Objectivity in Journalism
Merriam Webster defines objectivity as expressing or dealing with facts or conditions as perceived without distortion by personal feelings, prejudices, or interpretations. Objectivity, as defined by the school of media ethics, means standing so far from the community that you see all events and all viewpoints as equally distant and important, or unimportant for that matter. It is employed by giving equal weight to all viewpoints–or, if not, giving all an interesting twist, within taste. The result is a presentation of facts in a true non-partisan manner, and then standing back to “let the reader decide” which view is true.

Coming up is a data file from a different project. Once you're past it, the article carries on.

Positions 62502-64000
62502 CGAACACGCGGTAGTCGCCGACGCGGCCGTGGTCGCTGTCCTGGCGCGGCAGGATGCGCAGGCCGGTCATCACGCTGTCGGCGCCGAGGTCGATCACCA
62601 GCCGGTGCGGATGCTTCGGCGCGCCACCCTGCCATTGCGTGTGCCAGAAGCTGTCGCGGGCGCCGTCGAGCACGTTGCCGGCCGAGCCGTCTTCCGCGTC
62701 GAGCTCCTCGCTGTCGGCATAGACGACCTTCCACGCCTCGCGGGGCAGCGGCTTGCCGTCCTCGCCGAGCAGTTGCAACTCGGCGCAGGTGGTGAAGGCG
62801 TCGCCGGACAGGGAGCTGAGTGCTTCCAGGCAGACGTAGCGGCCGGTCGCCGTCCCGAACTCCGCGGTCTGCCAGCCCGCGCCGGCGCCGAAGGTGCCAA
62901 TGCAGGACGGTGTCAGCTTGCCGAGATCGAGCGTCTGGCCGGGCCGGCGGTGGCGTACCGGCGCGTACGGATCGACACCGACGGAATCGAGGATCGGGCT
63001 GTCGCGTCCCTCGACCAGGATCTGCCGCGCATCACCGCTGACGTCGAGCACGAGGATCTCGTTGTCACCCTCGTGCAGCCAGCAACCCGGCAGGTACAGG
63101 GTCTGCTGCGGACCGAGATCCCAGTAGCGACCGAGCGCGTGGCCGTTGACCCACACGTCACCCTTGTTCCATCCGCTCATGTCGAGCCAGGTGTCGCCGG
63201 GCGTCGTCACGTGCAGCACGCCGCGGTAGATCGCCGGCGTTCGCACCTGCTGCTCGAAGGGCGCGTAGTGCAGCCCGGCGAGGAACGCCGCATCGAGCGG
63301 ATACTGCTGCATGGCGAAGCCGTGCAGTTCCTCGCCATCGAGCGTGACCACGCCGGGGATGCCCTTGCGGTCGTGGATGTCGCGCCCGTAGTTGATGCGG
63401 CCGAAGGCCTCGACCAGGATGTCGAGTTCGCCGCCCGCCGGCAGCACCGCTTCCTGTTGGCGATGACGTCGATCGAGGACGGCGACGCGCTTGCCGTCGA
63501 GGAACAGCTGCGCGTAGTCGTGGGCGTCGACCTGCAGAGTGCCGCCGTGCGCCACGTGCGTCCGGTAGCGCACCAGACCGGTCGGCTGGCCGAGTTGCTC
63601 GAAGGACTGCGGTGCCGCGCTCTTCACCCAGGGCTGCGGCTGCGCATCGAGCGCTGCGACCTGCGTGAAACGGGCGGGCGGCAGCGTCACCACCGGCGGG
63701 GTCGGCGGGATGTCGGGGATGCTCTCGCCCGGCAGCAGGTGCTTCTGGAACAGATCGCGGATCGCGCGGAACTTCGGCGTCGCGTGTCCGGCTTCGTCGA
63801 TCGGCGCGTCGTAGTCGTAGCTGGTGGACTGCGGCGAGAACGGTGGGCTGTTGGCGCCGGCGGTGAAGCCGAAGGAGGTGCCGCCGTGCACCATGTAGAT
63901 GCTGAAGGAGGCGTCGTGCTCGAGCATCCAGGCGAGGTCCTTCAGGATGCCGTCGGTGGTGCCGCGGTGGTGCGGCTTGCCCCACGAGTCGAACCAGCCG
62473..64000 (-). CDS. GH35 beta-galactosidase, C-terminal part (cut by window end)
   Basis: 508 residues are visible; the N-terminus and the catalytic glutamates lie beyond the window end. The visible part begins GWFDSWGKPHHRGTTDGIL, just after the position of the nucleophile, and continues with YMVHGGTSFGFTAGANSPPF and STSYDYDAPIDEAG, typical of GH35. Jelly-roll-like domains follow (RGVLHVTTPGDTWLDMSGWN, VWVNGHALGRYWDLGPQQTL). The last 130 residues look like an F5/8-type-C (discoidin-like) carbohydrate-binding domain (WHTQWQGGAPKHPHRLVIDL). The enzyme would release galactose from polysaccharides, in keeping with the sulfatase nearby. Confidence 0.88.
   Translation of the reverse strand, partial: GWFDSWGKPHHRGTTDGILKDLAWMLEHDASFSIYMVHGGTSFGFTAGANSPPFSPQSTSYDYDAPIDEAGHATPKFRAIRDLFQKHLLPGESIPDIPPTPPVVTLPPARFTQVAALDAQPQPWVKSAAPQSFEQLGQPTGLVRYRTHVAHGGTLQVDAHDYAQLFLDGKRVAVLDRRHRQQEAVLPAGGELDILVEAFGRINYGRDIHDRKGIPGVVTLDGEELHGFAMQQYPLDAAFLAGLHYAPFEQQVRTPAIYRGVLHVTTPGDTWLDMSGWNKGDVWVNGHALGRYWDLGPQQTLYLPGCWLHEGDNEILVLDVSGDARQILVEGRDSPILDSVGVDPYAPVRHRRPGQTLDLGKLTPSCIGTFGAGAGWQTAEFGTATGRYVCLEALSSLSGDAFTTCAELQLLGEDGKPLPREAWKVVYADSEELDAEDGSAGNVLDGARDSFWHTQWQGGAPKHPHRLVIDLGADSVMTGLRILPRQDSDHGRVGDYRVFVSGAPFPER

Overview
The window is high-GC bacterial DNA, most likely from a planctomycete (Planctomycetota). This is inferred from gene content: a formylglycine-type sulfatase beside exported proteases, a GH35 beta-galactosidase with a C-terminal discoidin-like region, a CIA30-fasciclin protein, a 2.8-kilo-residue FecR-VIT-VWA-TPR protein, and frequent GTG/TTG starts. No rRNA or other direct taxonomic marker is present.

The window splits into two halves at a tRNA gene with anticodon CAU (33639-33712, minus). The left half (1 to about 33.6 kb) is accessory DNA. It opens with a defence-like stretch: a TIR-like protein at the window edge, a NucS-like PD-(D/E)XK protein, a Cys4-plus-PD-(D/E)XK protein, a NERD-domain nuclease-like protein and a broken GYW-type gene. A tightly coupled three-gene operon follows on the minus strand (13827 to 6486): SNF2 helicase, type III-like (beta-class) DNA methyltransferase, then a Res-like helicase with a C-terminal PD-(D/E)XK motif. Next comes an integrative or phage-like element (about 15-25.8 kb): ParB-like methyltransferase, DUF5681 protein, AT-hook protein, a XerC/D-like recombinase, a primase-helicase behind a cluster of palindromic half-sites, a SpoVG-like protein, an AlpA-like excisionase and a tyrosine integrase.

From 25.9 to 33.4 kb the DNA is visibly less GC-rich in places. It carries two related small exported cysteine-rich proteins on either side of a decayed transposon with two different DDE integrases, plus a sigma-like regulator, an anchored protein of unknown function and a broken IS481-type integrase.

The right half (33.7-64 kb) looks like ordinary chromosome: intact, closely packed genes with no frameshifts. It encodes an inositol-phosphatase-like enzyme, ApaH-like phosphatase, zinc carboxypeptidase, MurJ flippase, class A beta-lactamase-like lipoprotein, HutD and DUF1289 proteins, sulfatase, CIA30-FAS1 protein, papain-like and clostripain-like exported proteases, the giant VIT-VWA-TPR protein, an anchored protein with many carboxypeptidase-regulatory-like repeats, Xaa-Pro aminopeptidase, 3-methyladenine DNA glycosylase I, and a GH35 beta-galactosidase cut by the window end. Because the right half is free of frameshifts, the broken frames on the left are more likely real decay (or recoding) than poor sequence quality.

By going about it this way, we are defining objectivity not by the way we go about gathering and interpreting the news, but by what we actually put in the paper. It can be measured out by allocating so many lines for this group, and so many lines for that group. To be fair, we should spread out our resources as evenly as possible.
The critics get a lot to chew on when that is the definition of objectivity. One form of reaction…